Good Teachers: Our Hope for a Great Tomorrow
Esther Niamah dressing a student for a show
The intensity of their discussion was noticeable. The care and love combined with the commitment and dedication was palpable.
Grace Nyarko, an eight-year-old ninth grader at Gomoa Nkoranza Basic School, was seriously engaged or in a coaching “class” with her teacher, Samuel Forson.
He tried to calm his nerves. “You can do it,” he whispered to her and repeated a few lines to her.
Grace is taking part in the Akan “Awensem” recital at the Central Regional Reading Festival in Cape Coast and this engagement was her teacher’s last minute advice.
The competition promised to be fierce by all indications and Mr. Forson was determined to secure first place for his student and contestant, Grace.
Mr Forson said he would leave nothing to chance.
Mr. Forson is a teacher at Gomoa Nkoranza Basic School and responsible for preparing students for the Reading Festival organized by the Ghana Education Service with the support of USAID-Learning.
The festival and competition aimed to inculcate reading habits and skills in students and help them better understand their culture and traditions through drama and poetry.
Mr. Forson chose Grace to compete when among many students in his school, she was able to learn a text given to her in one day and recite it gracefully.
“I immediately knew there was a lot of potential to tap into, so I started coaching her,” he said.
Grace was set to compete in her circuit’s lower primary competition.
She won the “Awensem”, the recital category of Akan poetry.
She was then prepared for the district level in Gomoa West and she won and went on to win at the zonal level.
Now regionally, Mr. Forson was still determined to make sure Grace repeated her winning ways.
Many other teachers walked around the site, Aggrey Memorial Senior High School in Cape Coast, with their students who were also mostly candidates following close behind.
A teacher, Dorothy Mensah from Mensah Sarbah School in Cape Coast, looked distraught. Her student and competitor had just developed a temperature and she was taking him to the infirmary for first aid.
Another teacher, Esther Niamah of Rev Wilson B Methodist Basic in Saltpond, hastily dressed her students for the contest.
The teachers seemed their all. They were their guide, trainers, nurses, stylists, cheerleaders; everything.
In basic public schools across the country, these dedicated teachers are working to bring out the best in the next generation of Ghanaians, but they are usually not on the appreciation list.
Elementary school teachers across the country aren’t the subject of the usual news stories, except when they caned a child too much or sexually abused a toddler.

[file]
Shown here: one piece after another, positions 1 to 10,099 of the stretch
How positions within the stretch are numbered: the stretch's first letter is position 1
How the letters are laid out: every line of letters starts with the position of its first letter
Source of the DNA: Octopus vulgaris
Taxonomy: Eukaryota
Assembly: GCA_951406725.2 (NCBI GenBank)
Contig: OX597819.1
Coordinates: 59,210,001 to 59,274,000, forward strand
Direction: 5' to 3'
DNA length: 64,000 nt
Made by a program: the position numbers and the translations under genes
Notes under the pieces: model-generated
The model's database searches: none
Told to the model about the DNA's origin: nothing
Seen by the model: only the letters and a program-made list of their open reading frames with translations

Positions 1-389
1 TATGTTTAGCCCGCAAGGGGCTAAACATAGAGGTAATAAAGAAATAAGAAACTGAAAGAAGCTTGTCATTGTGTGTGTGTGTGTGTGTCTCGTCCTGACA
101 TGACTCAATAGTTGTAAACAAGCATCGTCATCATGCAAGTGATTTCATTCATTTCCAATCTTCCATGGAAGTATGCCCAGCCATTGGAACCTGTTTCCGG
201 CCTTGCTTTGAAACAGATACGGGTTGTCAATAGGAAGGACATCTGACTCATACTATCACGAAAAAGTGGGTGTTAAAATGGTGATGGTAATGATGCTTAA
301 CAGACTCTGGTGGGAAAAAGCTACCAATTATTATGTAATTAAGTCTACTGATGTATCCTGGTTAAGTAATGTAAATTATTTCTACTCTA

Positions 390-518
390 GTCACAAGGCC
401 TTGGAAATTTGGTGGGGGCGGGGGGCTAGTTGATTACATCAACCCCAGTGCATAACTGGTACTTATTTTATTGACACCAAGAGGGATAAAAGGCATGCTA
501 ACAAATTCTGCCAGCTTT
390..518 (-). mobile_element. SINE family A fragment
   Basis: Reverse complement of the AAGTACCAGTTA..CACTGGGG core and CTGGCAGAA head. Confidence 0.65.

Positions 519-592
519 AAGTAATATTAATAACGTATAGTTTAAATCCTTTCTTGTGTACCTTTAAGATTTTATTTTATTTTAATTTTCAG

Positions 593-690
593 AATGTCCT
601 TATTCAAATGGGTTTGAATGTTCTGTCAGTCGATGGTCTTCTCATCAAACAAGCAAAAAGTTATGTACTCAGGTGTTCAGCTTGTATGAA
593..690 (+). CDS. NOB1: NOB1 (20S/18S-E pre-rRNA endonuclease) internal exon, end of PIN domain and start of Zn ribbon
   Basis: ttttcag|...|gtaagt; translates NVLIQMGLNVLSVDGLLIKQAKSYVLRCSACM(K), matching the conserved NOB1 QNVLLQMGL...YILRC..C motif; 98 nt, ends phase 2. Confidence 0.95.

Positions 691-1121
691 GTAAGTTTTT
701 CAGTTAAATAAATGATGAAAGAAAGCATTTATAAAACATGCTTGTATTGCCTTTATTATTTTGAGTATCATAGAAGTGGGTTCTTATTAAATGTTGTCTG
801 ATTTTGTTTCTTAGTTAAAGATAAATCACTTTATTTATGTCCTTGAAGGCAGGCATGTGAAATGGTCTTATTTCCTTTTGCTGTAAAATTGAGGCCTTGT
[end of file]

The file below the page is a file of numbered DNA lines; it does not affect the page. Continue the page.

They are immediately followed by all forms of media and probably rejected.
The immense role that teachers continue to play in the nooks and crannies of our homeland and in the development of children cannot be overemphasized.
Mr Forson said he was happy to teach in a small community where he felt he was sure to have the most impact.
“My goal is to make as many students as possible understand that with determination, it is possible to reach the desired heights. Many of our rural public schools lack the environment and facilities for effective teaching and learning, but many of us teachers are determined to push our students to the top. Sometimes parents don’t really appreciate the importance of education and it becomes our duty to guide students on the school ladder,” he noted.
He added: “We understand that our students are no less intelligent and believe that when motivated they can compete anywhere.”
Mr Forson said a platform such as the Reading Festival was important because it gave students exposure to boost their confidence.
Speaker after speaker commended the teachers for their efforts in nurturing the children and encouraged them to keep pushing to get the best out of them.
Many teachers serve as important role models for the little ones in the communities.
Like Mr. Forson, Dorothy and Esther, they joyfully work to make great people out of the many young people whose lives they are privileged to impact.
They deserve so much in rewards; so much, but it’s not.
If teachers are properly incentivized and motivated, the impact of their work on the development and well-being of the country and its people can be positively explosive.
The National Chairman of the Ghana National Association of Teachers (GNAT), Reverend Isaac Owusu, said in an interview that there are committed teachers who are not recognised.
“In very rural communities where you don’t find a clinic or a police station, you will find a school with teachers,” he said.
He said it was important for the National Teachers Council to reintroduce the teacher award at district and regional levels so that many more teachers are rewarded.
He praised teachers across the country for their hard work and assured that GNAT will continue to work with education officials for better conditions for teachers.
What perhaps sustains their momentum as teachers are the successes of the students they mentor.
Grace was one such success. She took flight during the contest and was judged first in her class.
She also gave a recital for the opening ceremony.
After all, Mr Forson, with a huge smile and a warm sense of modest accomplishment, said: ‘It wasn’t a wasted effort after all.’
If you were able to read this piece, thank a teacher.